v. 14. The Lord will enter into judgment with the ancients of His people, who were supposed to be their leaders, and the princes thereof, to whose guidance He had entrusted Israel; for ye have eaten up the vineyard, crushing the Church of God; the spoil of the poor, of whom the Church largely consists, is in your houses, due to the persecution of the rulers.

v. 15. What mean ye that ye beat My people to pieces, crushing them with the most severe tyranny, and grind the faces of the poor? in trampling them under foot, saith the Lord God of hosts. That is a special sign of the time preceding the Last Judgment: oppression and persecution of the Church of God, and for this the Lord will punish the wicked in full measure. However, it is not only the princes and rulers of the people who have brought God's judgment upon themselves, but also the women of the land.

v. 16. Moreover, the Lord saith, Because the daughters of Zion are haughty and walk with stretched-forth necks, proudly thrown back, and wanton eyes, winking in feigned innocence, but with hidden invitation, walking and mincing, with affected, tripping steps, as they go and making a tinkling with their feet, the ankle-chains, which brought about the mincing steps, also producing a delicate ringing,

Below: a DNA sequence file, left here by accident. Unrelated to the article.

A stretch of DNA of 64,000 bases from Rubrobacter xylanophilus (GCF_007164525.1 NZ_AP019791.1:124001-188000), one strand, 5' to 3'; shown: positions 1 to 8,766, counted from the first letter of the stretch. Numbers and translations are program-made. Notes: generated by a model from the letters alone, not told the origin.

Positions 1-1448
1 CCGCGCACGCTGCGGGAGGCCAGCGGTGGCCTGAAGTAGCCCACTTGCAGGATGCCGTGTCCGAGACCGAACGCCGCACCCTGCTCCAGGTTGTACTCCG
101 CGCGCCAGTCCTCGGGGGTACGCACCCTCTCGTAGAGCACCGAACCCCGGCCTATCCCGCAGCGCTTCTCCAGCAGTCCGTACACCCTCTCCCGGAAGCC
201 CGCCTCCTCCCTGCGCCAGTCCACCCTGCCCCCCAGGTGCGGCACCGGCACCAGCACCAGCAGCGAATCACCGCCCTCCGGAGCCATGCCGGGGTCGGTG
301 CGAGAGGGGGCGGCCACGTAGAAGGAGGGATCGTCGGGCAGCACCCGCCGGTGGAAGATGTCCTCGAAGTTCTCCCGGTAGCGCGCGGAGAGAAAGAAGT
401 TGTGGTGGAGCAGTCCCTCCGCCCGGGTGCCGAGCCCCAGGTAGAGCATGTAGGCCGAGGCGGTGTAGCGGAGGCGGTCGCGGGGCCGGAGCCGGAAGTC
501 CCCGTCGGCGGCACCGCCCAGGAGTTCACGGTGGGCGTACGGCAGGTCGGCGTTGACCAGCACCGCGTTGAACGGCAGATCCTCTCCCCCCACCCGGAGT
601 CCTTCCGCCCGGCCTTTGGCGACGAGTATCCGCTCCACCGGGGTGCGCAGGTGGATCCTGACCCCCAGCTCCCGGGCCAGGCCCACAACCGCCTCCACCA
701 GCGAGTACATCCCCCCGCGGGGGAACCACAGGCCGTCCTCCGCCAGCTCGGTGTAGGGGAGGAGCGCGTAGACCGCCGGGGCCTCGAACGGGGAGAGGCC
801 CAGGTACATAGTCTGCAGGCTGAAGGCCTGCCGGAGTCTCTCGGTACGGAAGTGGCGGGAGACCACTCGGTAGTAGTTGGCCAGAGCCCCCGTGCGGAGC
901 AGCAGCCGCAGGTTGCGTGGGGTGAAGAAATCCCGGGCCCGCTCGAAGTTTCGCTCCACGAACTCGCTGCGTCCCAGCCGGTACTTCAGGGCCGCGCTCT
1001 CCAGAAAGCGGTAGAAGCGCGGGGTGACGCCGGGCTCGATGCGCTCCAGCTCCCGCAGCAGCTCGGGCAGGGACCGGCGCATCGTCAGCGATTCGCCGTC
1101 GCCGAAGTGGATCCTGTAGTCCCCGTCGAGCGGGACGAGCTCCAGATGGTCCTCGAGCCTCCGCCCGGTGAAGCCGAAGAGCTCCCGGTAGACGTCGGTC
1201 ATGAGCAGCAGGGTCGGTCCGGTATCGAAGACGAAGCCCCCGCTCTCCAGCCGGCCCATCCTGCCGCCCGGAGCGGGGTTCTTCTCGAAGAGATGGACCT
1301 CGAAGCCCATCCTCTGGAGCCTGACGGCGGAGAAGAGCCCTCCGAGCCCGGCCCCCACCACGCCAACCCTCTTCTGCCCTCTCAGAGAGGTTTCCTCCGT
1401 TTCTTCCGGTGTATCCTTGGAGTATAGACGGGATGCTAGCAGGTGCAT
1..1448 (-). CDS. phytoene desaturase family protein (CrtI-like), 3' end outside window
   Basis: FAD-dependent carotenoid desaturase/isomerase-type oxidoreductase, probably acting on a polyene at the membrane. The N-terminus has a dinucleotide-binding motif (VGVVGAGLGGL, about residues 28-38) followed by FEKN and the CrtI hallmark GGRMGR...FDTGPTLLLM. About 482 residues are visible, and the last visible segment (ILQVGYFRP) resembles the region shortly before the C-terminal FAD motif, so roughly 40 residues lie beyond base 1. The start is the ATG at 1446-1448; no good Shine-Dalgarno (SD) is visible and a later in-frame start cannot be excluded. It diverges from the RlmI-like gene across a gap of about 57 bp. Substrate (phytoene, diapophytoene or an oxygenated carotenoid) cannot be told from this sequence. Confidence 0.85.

v. 17. therefore the Lord will smite with a scab the crown of the head of the daughters of Zion, where long hair now is decorated handsomely, will be found nothing but loathsome uncleanness, and the Lord will discover their secret parts, exposing them to shame and disgrace before the whole world.

v. 18. In that day the Lord will take away the bravery, the adornment, of their tinkling ornaments about their feet, the ankle-rings with their chains, and their cauls, braided ornaments fastened to the forehead, and their round tires like the moon, half-moon-shaped decorations fastened about the neck,

v. 19. the chains, the ear-pendants, and the bracelets, or chains worn on wrist or arm, and the mufflers, fluttering veils,

v. 20. the bonnets, turban-shaped diadems, and the ornaments of the legs, the step-chains connecting the ankle-bracelets, and the head-bands, beautiful girdles, and the tablets, perfume capsules, the favorite odor being musk, and the earrings, small amulets with verses of magic,

v. 21. the rings, usually seal-rings, and nose-jewels, suspended from the septum of the nose,

v. 22. the changeable suits of apparel, the finest street dresses, and the mantles, roomy tunics with sleeves, and the wimples, costly shawls, and the crispingpins, beautifully worked hand-bags or boxes,